Canadian Millennials Facing Unprecedented Debt

There have been many suggestions over the past few years that millennials (those born between 1982 and 1991) are lagging behind their parents in income and opportunity. That may not be the entire story. According to Statistics Canada, the Millennial Generation earns higher wages and has greater wealth than the preceding generation. This, however, is accompanied by an accumulation of higher debt, especially mortgage debt.

Statistics Canada has evaluated the economic strength of Canadian millennials aged 25 to 34 versus Gen-Xers (born between 1965 and 1917) at the same age. The result of this cross-generational study revealed that while millennials have greater spending power than their parents did, they are more likely to be less financially secure due to heavy mortgage debts.

In 2016, millennials (25 to 34 years old) had an average annual per-household income of over $66,000. At the same age, Gen-Xers earned $51,000 annually per household. The higher income level may reflect a higher level of post-graduate education. Millennials are “the most educated generation in history.” This means, in addition to high mortgage debts, they also carry unprecedented student loan debts.

The net worth of millennials, excluding their debts, was at $70,600. At the same age, Gen-Xers only had a net worth of $42,800. The real problem with Canadians isn’t poverty, it’s lack of money management skills that can impact the rest of their lives. According to a 2017 report, millennials were more concerned about job security than managing the money earned from these jobs. They also listed relationships as being more important than finances. At this time, they may be working and enjoying relationships, but their future isn’t looking promising. Especially worrisome is the current trend from long-term job security to short-term gig work.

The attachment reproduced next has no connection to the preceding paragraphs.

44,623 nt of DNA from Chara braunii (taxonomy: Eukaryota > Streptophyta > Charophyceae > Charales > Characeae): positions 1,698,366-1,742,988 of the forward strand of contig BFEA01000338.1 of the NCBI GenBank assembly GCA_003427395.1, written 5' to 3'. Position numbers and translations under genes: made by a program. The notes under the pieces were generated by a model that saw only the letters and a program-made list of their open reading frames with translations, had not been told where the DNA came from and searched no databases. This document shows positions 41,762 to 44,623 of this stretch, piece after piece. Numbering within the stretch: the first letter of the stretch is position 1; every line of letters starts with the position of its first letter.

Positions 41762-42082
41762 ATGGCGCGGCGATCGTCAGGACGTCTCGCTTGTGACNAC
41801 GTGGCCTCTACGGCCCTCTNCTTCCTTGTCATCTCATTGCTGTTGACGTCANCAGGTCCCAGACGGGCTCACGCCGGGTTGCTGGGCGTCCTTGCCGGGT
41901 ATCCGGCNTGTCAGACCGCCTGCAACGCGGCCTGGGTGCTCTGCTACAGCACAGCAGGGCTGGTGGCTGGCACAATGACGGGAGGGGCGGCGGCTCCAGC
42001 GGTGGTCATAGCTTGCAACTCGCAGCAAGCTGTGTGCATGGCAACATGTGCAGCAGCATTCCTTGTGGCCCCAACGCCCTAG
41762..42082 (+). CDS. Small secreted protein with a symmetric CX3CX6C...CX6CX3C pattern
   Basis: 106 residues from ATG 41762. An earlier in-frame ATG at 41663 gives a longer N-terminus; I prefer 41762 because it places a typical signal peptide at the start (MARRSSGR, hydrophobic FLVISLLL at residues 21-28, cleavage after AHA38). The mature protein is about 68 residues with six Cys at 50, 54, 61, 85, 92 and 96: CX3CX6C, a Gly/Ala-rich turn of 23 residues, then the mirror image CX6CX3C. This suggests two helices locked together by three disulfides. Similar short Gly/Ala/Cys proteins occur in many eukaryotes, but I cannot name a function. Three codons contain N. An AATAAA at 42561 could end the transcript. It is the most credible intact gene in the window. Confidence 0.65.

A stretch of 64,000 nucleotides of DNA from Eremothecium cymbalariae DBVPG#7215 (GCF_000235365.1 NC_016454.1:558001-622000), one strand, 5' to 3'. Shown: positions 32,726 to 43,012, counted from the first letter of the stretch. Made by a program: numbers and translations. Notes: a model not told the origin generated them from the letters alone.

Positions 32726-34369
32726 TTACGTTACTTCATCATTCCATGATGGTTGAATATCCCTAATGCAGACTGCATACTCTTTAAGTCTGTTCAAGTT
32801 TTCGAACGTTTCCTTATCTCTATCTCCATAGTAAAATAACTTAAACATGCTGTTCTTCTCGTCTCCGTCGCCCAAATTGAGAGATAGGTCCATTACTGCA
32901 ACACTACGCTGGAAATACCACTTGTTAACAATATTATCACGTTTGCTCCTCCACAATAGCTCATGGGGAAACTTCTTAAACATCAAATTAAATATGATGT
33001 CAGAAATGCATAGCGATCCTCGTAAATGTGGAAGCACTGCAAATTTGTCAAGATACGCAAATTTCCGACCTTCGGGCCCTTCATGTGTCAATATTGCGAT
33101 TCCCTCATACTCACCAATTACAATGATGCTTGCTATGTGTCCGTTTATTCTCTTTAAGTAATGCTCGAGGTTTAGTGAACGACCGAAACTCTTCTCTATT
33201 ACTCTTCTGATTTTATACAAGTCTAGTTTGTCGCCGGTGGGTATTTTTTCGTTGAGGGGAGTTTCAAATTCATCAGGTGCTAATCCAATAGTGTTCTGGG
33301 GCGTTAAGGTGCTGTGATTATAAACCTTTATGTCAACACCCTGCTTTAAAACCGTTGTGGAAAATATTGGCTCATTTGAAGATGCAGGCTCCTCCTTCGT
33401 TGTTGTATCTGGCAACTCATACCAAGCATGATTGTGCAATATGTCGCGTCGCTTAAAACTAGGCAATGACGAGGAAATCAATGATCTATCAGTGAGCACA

Both Gen-Xers and millennials became homeowners around the same age. Both generations, and the generations before them, value home ownership. But Gen-Xers accumulated smaller mortgage debts, around $83,000. Millennials dive into the housing market with an average mortgage of $218,000. The earlier baby boomers had an average mortgage debt of $67,800, approximately the same as their annual net income.

Millennials may appear wealthier than the preceding generation, but the group also has the widest income inequality, with extremes of poor and rich. For example, the bottom 25 percent of Canadian millennials have a net worth of under $10,000. The top 25 percent show assets in excess of a quarter million. In addition, half of the millennial wealth is in the hands of the top ten percent of millennials earners. This income gap, devoid of a healthy middle class and financial literacy, is greater than with any other generation.

In addition, those with a higher level of education have been in the strongest position to enter the housing market, leaving those with only a high school diploma lagging behind. The location also matters. The cities of Vancouver and Toronto had the highest-net-worth millennials. Toronto topped the scale of millennials with an average net worth of $145,000, while Vancouver millennials are second with a net worth of $91,000.

Yes, Canadians have a serious debt problem. More important, today’s millennials have a serious lack of financial education about how to fix it.